It will be with a sense of déjà vu that you read that the main news item for expats continues to be Covid-19 and the pandemic’s various ramifications, mainly to do with travel. Our main suggestion is to do what most of you are doing already: keeping an eye on government regulations and recommendations, and making arrangements accordingly.This is obviously difficult: different countries are at different stages of the pandemic. The UK government, for instance, has backtracked on a number of options, such as placing travellers in voluntary quarantine. At the time of writing, the UK is discussing the possibility of opening up ‘air bridges’ (originally a military term) between itself and some European nations, such as Spain. According to the latest talks, Britons may be allowed to skip quarantine and travel to countries such as Greece, Spain, Australia, Portugal and France very soon. Airlines originally drew up a list of 45 countries but this has been reduced.
At the moment travellers arriving in the UK, with a small number of exceptions, must quarantine for 14 days and must fill out a form giving an address. You can face fines if you disobey the rules.
Keep watching the news, as this will significantly affect flights and other forms of travel. Two things need to happen for international travel to be green-lighted: the Daily Telegraph reports that travel will only be allowed after advice from the chief medical officer provides advice on each country, and in addition the Foreign Office will need to lift its ban against non-essential travel to those countries. Governments, airlines and travellers alike welcome the news, however, with the Portuguese Ambassador to the UK stating that Portugal is looking forward to welcoming British visitors back again.
However, if you do manage to get away, you will notice some changes. Some countries are using Covid and the disruption it has caused to revise their policies towards tourists: party boats have been banned in Majorca, Menorca, Formentera and Ibiza in an apparent attempt to maintain social distancing policies but also to cut down on some of the drink-fuelled tourist excesses which have been a feature of some resorts in recent years, although there have been denials that this is a specific aim. Bars may also be due to close around 10 pm. The Balearic authorities have demonstrated a wish to clamp down on hard-drinking tourists and attract a more family oriented demographic and it may be that the pandemic has provided them with the opportunity to finally do so.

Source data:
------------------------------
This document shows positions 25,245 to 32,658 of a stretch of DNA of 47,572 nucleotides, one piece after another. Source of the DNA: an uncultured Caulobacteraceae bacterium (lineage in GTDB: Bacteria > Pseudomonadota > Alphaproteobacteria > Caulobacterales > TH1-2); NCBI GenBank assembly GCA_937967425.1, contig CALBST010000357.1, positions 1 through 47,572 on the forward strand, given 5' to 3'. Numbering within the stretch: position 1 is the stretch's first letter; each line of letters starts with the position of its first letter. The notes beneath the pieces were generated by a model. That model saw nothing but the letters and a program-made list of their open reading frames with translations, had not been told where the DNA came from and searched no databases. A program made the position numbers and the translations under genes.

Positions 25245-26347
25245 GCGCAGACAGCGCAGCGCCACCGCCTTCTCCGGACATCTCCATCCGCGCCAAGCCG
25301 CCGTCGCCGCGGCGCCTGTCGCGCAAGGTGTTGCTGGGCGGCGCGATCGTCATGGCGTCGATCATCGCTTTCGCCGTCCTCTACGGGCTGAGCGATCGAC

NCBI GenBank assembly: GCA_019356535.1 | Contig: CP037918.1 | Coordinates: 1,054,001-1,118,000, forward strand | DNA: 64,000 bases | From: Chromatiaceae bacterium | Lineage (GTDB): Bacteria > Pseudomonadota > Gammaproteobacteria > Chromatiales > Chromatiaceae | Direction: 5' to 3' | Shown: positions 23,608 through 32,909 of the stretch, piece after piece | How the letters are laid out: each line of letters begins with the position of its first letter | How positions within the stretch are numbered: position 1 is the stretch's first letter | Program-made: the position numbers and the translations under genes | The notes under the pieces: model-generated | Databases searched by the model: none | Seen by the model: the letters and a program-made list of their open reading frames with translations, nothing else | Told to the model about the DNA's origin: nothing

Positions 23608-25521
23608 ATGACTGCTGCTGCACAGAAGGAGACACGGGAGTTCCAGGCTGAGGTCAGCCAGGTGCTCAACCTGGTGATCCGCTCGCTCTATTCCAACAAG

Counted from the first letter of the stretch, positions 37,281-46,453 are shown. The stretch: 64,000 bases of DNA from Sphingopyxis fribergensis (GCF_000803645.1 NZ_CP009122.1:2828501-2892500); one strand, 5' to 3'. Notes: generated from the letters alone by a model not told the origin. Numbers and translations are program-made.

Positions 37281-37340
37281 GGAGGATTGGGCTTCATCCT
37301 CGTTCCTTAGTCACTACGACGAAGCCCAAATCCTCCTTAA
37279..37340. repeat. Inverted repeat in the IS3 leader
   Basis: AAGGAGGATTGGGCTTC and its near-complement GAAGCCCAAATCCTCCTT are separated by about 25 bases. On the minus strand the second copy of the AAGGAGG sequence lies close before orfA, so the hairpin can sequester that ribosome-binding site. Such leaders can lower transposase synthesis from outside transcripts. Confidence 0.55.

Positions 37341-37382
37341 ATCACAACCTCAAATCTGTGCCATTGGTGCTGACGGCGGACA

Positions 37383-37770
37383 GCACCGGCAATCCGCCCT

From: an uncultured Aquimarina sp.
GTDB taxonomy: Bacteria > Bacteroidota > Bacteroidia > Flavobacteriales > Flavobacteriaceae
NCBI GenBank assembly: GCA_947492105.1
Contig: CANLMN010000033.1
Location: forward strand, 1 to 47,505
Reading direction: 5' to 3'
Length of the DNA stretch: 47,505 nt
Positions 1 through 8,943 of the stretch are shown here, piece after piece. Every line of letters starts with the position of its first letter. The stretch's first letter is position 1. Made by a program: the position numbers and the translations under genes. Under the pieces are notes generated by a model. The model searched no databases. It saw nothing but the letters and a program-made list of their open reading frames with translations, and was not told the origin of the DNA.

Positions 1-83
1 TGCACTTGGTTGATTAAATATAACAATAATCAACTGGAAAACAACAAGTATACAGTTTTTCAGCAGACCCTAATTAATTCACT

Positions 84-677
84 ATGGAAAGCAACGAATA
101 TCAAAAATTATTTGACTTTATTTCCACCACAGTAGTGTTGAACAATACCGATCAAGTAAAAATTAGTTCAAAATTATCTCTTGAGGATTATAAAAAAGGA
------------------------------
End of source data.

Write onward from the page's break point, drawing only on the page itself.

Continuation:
The pandemic is affecting different countries in different ways. In the UK, the incidence of Covid-19 in care homes has been an area for concern and a burgeoning scandal, whereas in Singapore the disease has had a major impact on the overseas worker community. According to the Singapore News, dozens of Covid clusters connected to foreign worker dorms have been identified to date, including Singapore’s largest cluster of over 2,700 cases. Around 400,000 workers live in dorm residences. As of mid June, around 75,000 Covid-free workers in dorms have been moved to cleared premises, but the country is planning a forecast of dorms and blocks to be cleared on into August.
New Zealand has had a low incidence of Covid due to its prompt action on strict lockdown, but in June two women coming in from the UK were tested positive for the illness – after they had made a 400 mile round-trip in New Zealand. They did so after being released from quarantine on compassionate grounds to visit a dying relative, but PM Jacinda Ardern suspended the programme that allows early release and says that New Zealand’s successful virus response should not be undermined. So expect some strict border controls if you are coming into the country.
The Dubai-based Al Bayan newspaper reports that the Director of Public Health at the Gulf Health Council, Dr. Ahmed Al Ammar, has stated that the Gulf countries may not witness a second wave of the spread of Covid 19, due to lockdown policies in the region. We have reported elsewhere in this newsletter, however, that many foreign workers, mainly Egyptian, Indian, Filipino and Pakistani, have been leaving the region in droves, due to the impact of the pandemic on economic stability.
Meanwhile, SAGA has refunded £44 million of advance payments to customers whose travel was disrupted by the pandemic. The group suspended travel operations in mid-March and cancelled all departures up to and including August. Customers have either had a refund or been booked on future trips.
The Scottish government has issued guidelines for second home owners as the country eases out of lockdown and has at the time of writing has had no new reported Covid cases for six days. You can travel to a second home to deal with an emergency, such as a mains water leak or break-in. Once there, you may remain there, but you should only do so for as long as is reasonably necessary to deal with the emergency.
From 29 June 2020, you can travel to a second home to check that it is secure and in good condition. Again, once there, you may remain there, but only for as long as is reasonably necessary. You are not allowed to travel to your second home for leisure purposes and you can’t let your second home out, either.
Note that the restrictions are different when it comes to England. As of June you are still not permitted to stay overnight away from the place where you or your support bubble are living – for a holiday or similar purpose – in the UK or overseas. This includes staying overnight in a second home.
As with other travel arrangements, keep an eye on the news over the next few days as the situation is changing rapidly.
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